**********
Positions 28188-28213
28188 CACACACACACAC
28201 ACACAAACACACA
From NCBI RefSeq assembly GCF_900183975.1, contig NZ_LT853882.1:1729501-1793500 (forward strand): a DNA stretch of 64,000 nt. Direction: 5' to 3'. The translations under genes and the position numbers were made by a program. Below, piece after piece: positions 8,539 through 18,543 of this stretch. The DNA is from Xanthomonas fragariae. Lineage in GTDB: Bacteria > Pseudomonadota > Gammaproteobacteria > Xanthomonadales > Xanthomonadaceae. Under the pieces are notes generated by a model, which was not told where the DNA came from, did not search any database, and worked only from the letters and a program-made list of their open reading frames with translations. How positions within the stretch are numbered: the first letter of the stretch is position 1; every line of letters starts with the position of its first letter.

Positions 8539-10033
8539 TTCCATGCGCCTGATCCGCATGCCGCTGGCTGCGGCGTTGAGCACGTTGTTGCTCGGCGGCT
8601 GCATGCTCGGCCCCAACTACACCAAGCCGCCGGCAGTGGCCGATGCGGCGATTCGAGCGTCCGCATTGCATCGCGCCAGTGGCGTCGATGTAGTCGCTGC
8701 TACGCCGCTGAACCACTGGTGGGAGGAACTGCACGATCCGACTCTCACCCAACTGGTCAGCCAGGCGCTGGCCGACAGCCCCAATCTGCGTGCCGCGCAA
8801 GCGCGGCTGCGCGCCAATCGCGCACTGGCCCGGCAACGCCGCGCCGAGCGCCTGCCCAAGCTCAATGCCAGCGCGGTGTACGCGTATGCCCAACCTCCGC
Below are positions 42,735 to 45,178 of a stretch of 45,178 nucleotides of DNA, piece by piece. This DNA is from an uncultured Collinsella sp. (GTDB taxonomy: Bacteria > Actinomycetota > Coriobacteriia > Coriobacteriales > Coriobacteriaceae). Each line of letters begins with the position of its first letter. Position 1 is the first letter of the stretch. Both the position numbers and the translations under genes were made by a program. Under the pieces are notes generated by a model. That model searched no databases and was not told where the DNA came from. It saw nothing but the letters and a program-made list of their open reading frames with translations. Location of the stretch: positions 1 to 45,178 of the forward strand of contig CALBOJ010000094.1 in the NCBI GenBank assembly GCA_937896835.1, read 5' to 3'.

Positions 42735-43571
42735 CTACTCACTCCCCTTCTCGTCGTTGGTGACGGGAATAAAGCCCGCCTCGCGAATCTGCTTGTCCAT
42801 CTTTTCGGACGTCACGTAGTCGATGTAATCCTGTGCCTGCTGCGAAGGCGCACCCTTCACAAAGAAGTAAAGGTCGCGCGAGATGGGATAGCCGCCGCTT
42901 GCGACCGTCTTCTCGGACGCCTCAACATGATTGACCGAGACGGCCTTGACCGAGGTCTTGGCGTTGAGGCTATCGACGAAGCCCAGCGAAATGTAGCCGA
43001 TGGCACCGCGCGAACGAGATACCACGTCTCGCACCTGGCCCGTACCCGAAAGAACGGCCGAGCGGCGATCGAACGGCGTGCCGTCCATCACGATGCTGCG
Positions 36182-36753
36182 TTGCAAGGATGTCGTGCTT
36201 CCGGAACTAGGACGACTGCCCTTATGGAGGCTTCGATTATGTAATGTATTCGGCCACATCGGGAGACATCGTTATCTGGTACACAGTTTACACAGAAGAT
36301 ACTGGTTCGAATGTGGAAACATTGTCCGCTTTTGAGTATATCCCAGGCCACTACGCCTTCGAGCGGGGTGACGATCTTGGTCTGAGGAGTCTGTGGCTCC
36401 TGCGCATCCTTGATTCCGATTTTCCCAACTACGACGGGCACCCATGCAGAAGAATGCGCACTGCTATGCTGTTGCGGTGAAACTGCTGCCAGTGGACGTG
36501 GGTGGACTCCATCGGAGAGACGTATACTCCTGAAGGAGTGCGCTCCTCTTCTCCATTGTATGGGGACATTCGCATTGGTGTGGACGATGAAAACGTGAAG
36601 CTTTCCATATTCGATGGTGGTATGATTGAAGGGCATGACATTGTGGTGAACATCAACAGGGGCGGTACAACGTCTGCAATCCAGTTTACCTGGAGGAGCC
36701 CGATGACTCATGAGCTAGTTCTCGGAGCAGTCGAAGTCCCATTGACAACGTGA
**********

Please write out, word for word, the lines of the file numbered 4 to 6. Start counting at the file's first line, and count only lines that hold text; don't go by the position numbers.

From NCBI RefSeq assembly GCF_900183975.1, contig NZ_LT853882.1:1729501-1793500 (forward strand): a DNA stretch of 64,000 nt. Direction: 5' to 3'. The translations under genes and the position numbers were made by a program. Below, piece after piece: positions 8,539 through 18,543 of this stretch. The DNA is from Xanthomonas fragariae. Lineage in GTDB: Bacteria > Pseudomonadota > Gammaproteobacteria > Xanthomonadales > Xanthomonadaceae. Under the pieces are notes generated by a model, which was not told where the DNA came from, did not search any database, and worked only from the letters and a program-made list of their open reading frames with translations. How positions within the stretch are numbered: the first letter of the stretch is position 1; every line of letters starts with the position of its first letter.

Positions 8539-10033
8539 TTCCATGCGCCTGATCCGCATGCCGCTGGCTGCGGCGTTGAGCACGTTGTTGCTCGGCGGCT